Yay! You did it. You’ve been promoted! You are now officially a boss with a team that works toward a vision you’ve created and depends on your expert leadership. It’s time to put your preferred management style into play and forge ahead toward increased productivity, all while helping grow the talent and potential of those you supervise.
What’s that? You haven’t got a clue how to do any of that? Don’t worry, you’re not alone. In fact, plenty of first-time supervisors and managers feel this way. “I was navigating it all blind,” says Willow Smith, who was promoted from senior to executive producer of one of Canada’s most popular national radio programs. “I felt 100 percent unsupported in the beginning and made a million mistakes along the way.”
Thankfully, just because you might feel overwhelmed doesn’t mean you can’t blossom into a boss that both makes a mark and inspires her team. Here’s how to get on that path.
1. Celebrate … and soul search
Someone thinks you have the skills needed to manage people and perhaps contribute to the larger vision of a company, so pop open the champagne. “Embrace the promotion,” says Josh Miller, a personal and executive coach in the Bay Area, and author of “I Call Bullshit: Live Your Life, Not Someone Else’s”. “Even if you don’t want it, you’re being sought after and considered a future leader. So pause, reflect and appreciate that.” However, before you accept the position, make sure you know exactly what you’re getting into.
A fancy title, a designated parking space and a few weeks of extra vacation are attractive perks, but are you actually going to enjoy performing the new job’s tasks? “You might like the company and your coworkers, but make sure the scope and responsibilities of the new job are actually what you want to be doing going forward,” cautions Miller.
2. Understand expectations
You can’t succeed in a new role if you don’t know what that role is supposed to look like. In these cases, Miller suggests an open dialogue with your direct superior. “As you start to move up the corporate ladder, people are going to be looking at you and to you for answers and results. And the only way you’re going to be able to deliver is by first understanding your boss’s expectations,” says Miller. In other words, you have to “manage up” as well as “manage down.”
3. Figure out what kind of leader you admire — and want to be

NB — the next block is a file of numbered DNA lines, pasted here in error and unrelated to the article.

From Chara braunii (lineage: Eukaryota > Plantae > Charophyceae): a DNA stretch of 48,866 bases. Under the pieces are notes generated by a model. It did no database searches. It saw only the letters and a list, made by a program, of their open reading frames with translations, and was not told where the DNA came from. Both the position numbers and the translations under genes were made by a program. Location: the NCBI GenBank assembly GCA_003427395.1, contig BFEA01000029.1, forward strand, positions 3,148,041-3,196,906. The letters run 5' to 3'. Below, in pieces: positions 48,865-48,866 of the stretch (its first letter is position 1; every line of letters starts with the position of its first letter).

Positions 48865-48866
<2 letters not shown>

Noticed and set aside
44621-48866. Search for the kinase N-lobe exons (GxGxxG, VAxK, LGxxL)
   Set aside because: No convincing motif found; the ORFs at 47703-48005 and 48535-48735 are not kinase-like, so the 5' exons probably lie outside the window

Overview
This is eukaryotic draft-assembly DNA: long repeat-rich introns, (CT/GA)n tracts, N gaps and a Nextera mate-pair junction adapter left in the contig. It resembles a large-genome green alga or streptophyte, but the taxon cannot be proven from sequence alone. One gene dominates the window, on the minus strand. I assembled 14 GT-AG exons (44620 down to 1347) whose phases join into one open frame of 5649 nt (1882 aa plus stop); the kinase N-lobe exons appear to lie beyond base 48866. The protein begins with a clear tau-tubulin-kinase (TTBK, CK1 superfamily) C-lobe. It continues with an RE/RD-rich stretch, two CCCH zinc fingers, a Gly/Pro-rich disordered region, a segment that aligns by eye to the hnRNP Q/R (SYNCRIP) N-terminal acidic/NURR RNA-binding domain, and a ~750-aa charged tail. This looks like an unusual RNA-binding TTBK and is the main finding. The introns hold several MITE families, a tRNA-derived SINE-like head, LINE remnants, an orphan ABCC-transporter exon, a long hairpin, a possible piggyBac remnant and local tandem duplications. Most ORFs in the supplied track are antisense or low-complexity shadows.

Have your favorite bosses (or leaders in any capacity, if you’re just starting out) resembled easygoing close friends, or have they been more standoffish and authoritative, but efficient? The best way to create a template for the kind of leader you want to be is to make a list of the three best traits you’ve encountered in a leader, and the three worst. It may also be useful to consider the published values of your company, and size up what type of leader has been successful there in the past. That information can help guide you toward a leadership style.
Whichever approach you choose, it has to be authentic. “If it’s not you, you’re not going to be able to keep it up,” says Nicole Liddell, an operations VP and human resources executive in Vancouver who’s worked in the telecom and construction sectors. Vacillating will make you seem unpredictable to your staff, Liddell cautions. Predictability is key to having a team perform at its best.
4. Start as you mean to continue
Transitioning from buddy to boss isn’t easy, but it can be made smoother by being up front. “The first thing you need to do is set the tone,” says Miller. “Ideally in the first 90 days.” He agrees that it can be tough to motivate and manage the very people you used to take long lunches with, but that’s the job and setting up new boundaries is the first step. Get out in front of any awkwardness brought on by your promotion by acknowledging it, and invite your team to express their concerns to you. Hang out with the team if you’d like, says Miller, but let them know it’s not going to be the same as it was.
Smith discovered that moving up the ladder also required her to let go of the need to be liked. “People will not always like your decisions, and some days, just won’t like you. There’s no way around it. I used to think there was, but you have to harden yourself as a manager,” she says.
5. Ask for guidance from the get-go
Still nervous about your management skills? Consider accepting the promotion, but asking for a few months of mentorship or professional development (workshops, e-courses, a few meetings with a career coach) to be included. If no additional training is possible, lean on your personal and professional networks for support. For other tips on using your network efficiently, check out 7 Rules for Networking Success.
Do what it takes to get past the doubt that plagues so many of us as we start new positions. “At first, I thought, who am I to lead a team?” recalls Smith. But once you get through that, she says, becoming a boss is a crash course in your own weaknesses — and strengths. “After a while, I got to the point where I started to think ‘why not me?’”
Need more tips for managing workplace anxiety? We’ve got you covered. Check out Strategies for Managing Stress in the Workplace, among our other advice for navigating office life.